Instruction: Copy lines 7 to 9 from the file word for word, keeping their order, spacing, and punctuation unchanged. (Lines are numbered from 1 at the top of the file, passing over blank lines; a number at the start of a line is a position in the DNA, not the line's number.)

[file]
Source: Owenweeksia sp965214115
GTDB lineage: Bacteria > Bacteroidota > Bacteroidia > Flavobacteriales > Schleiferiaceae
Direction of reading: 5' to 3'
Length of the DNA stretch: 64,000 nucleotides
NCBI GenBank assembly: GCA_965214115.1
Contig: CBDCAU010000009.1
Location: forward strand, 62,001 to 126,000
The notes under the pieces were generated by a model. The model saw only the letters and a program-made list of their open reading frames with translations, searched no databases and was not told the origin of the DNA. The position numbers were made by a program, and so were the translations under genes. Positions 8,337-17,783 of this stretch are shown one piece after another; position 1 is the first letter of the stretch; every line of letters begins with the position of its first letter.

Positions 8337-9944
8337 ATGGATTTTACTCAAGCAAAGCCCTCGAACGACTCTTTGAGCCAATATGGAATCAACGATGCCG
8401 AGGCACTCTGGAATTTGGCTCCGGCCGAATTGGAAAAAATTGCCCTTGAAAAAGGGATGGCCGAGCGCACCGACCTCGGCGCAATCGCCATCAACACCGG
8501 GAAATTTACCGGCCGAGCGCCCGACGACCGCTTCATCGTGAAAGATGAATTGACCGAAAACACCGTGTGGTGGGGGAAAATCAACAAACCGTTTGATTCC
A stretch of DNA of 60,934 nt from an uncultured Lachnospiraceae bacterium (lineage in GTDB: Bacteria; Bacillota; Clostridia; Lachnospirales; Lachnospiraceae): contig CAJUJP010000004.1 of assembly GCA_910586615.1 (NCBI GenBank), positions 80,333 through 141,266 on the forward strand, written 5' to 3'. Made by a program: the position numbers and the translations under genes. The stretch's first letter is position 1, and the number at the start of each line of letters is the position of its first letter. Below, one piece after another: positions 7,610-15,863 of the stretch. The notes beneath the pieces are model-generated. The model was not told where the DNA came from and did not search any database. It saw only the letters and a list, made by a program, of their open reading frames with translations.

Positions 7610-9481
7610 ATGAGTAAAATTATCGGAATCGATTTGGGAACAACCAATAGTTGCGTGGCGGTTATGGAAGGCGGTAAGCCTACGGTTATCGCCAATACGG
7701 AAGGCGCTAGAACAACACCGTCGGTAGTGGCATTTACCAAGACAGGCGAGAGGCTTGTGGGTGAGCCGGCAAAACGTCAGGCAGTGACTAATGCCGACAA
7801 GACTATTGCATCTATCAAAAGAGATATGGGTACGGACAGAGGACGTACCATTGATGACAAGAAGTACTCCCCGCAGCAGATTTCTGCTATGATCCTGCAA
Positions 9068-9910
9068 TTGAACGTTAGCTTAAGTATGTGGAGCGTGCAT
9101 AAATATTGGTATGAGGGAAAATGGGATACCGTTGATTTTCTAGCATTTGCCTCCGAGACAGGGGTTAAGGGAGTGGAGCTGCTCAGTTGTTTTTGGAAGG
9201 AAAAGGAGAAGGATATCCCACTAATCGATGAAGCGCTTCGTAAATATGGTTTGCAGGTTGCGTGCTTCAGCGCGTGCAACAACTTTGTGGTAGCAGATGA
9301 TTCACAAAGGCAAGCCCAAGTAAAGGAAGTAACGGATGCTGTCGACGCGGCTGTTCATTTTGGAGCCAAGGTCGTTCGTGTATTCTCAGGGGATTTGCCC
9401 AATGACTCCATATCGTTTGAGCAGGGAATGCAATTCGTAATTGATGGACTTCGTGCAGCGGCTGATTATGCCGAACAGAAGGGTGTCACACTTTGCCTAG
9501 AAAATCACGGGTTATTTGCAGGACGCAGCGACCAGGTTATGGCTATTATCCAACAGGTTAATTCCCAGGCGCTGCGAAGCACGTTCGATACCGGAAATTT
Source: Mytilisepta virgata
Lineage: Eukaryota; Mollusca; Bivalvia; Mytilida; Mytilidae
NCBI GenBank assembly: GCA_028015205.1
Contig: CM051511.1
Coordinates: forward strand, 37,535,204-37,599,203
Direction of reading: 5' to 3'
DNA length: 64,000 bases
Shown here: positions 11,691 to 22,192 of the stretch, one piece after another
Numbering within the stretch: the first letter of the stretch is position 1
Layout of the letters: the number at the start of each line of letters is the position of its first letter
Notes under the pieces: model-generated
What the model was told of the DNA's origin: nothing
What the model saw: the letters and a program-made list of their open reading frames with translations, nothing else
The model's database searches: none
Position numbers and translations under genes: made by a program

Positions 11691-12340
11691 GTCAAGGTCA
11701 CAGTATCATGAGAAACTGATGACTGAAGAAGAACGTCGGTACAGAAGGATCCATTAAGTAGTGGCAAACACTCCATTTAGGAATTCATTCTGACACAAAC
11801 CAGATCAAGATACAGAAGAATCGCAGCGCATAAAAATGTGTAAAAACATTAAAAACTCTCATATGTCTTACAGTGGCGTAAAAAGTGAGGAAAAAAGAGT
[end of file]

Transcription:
Location: forward strand, 62,001 to 126,000
The notes under the pieces were generated by a model. The model saw only the letters and a program-made list of their open reading frames with translations, searched no databases and was not told the origin of the DNA. The position numbers were made by a program, and so were the translations under genes. Positions 8,337-17,783 of this stretch are shown one piece after another; position 1 is the first letter of the stretch; every line of letters begins with the position of its first letter.

Positions 8337-9944